What do you think you can do with $100 million?
A prominent faith leader in southern Dallas believes he can change the world with it.
For the first time since creating the new TD Jakes Foundation last month, Bishop T.D. Jakes of The Potter's House of Dallas sat down with NBC 5 to talk about his mission, his legacy and his mindset in the new year.
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And in the spirit of Valentine’s day and the launch of the foundation, he has a message to share with the community.
“I just want to encourage people to be a little bit more loving in the midst of all the vitriol, and animosity that I see traveling back-and-forth," he said in an interview this week. "Learn that we don’t always have to agree about everything in order to have conversation and respect.”
The focus of his new mission is straight forward: Connect people with the ability to help to the people who need it.
That means making the most of his connections to huge companies and CEOs that often times, don’t know where to start in giving back.
Bishop Jakes says he knows the communities and the organizations that need help and he wants to be the bridge between the two.
But the money wouldn't go just anywhere. He's focusing on improving education, workforce preparedness and job training within the STEM and STEAM industries for women, people of color and struggling families.
Bishop Jakes said it could turn into workforce housing for people who can’t afford to live in the cities they work in or even collaborations with universities and colleges to help people find work after they graduate.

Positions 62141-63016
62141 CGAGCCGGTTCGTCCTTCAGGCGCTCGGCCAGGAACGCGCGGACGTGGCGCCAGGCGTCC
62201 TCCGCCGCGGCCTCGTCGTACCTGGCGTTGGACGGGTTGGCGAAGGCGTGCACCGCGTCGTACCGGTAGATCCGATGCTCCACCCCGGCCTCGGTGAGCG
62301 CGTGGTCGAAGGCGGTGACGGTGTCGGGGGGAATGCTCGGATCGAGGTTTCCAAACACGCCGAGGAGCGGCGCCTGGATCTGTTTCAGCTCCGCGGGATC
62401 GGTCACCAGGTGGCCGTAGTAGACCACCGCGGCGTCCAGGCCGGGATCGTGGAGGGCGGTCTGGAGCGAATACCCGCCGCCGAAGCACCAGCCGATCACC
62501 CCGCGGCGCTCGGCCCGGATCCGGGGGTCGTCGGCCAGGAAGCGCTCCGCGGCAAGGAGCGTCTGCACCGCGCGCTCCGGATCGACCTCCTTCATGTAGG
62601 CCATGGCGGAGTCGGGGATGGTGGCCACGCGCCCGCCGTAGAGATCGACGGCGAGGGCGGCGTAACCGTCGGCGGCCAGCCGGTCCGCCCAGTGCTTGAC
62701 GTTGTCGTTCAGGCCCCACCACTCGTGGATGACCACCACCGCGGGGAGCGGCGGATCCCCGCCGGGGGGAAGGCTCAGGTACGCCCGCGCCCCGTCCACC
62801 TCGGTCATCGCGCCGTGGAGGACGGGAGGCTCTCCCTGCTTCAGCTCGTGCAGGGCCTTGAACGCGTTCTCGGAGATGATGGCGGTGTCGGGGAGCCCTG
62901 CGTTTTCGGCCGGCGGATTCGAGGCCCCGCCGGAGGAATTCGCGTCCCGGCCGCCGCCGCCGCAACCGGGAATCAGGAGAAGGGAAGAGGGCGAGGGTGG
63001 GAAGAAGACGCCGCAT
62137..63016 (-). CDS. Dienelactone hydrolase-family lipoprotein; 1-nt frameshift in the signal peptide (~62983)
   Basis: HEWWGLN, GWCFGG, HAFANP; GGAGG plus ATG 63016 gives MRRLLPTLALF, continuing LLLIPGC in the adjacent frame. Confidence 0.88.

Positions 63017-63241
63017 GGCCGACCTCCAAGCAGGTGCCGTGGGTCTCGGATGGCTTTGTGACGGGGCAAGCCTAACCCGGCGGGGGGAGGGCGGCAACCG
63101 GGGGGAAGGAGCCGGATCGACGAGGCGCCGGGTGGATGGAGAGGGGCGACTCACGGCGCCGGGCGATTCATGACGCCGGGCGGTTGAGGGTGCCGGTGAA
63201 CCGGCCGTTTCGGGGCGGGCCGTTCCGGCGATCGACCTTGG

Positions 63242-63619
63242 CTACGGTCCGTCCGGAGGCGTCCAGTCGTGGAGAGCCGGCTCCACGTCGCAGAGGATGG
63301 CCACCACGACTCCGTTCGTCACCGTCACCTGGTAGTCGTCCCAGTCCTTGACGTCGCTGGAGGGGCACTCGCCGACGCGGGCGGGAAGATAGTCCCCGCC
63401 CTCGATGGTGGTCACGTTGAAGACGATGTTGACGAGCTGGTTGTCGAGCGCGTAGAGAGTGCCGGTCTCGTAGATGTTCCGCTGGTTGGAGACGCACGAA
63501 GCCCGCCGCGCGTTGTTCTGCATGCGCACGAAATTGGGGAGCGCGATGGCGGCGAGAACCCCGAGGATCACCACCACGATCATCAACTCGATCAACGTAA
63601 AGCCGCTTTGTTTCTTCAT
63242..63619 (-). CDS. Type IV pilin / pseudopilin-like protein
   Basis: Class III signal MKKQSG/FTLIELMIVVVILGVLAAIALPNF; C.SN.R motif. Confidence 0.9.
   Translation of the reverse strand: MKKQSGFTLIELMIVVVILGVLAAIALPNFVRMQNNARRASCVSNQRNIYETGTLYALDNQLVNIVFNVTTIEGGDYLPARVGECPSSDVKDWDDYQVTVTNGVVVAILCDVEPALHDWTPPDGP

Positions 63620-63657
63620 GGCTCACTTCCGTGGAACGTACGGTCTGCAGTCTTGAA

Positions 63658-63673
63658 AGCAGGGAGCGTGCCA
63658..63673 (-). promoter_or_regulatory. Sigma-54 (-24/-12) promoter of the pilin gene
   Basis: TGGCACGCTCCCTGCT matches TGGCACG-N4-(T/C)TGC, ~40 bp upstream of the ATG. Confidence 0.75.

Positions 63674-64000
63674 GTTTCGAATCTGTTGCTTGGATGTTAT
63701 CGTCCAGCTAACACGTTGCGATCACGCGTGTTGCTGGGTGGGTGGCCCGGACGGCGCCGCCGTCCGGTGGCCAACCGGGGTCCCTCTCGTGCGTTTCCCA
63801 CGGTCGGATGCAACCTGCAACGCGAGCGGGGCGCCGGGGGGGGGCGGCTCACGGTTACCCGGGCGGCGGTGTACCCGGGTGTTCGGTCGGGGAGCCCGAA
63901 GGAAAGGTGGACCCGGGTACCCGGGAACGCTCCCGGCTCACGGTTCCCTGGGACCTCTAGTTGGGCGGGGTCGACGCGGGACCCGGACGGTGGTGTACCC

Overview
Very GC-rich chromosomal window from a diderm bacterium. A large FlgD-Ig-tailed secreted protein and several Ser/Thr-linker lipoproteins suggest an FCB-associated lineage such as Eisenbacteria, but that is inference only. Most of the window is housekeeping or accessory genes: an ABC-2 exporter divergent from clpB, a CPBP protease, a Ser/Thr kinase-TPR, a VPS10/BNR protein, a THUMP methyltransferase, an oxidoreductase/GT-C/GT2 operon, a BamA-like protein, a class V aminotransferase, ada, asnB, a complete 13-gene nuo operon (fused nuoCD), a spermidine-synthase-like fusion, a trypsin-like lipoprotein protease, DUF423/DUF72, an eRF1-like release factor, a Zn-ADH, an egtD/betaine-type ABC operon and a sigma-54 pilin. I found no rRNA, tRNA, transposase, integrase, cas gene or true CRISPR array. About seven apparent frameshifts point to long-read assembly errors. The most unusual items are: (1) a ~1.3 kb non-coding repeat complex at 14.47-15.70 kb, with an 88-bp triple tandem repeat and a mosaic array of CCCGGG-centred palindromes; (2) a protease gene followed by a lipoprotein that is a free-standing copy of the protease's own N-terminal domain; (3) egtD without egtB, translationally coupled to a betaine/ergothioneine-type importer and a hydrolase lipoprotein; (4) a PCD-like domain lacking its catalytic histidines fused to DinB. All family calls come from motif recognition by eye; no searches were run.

He said the reason for all of this is to prevent a jobs crisis.
“We want to close the gap between minority participation and women’s inclusion into these futuristic jobs. The statistics say that if we don’t do anything and get active about it, the unemployment gap for blacks, in particular, will go from 8 percent right now in unemployment to 20% over the next 10 years. We want to be proactive in closing that gap," he said.
Bishop Jakes founded the Texas Offenders Re-Entry Initiative 15 years ago, which helps former inmates find work after prison. He said this foundation continues that same type of mission in giving first and second chances to the disenfranchised.
While these new efforts won't happen overnight, he said hopes it serves as a sort of legacy he can leave behind for North Texas.
“I’m 62 years old and you start to think about your successors and what that might look like," he said. "I’m not planning to leave anytime soon or anything like that. But I wanted to harness, for example, our Texas Defenders Re-Entry Initiative -- and all of the work that we’ve done with the criminal justice system, as well as her STEAM programs and educational opportunities -- and put them together in case our successor is not interested in that. I want to still be able to provide funding for those programs so that they can continue to be a part of my legacy and I wanted them to continue to exist here in Dallas, here in Texas and also around the world."
Hattie Hill -- a member of the Dallas Chamber's board of directors -- has been named the first CEO of the TD Jakes Foundation, a move which could give Dallas a bigger opportunity in addressing some of these challenges seen here like unemployment and economic disparity in parts of the city.
Being based in Dallas, the foundation will have a leg up on improving lives in North Texas but Bishop Jakes said the plan is for the mission is going global. In fact, after our interview, we were told he had a meeting with Jamaican officials for a potential collaboration, with targets in the works in Chicago and Detroit.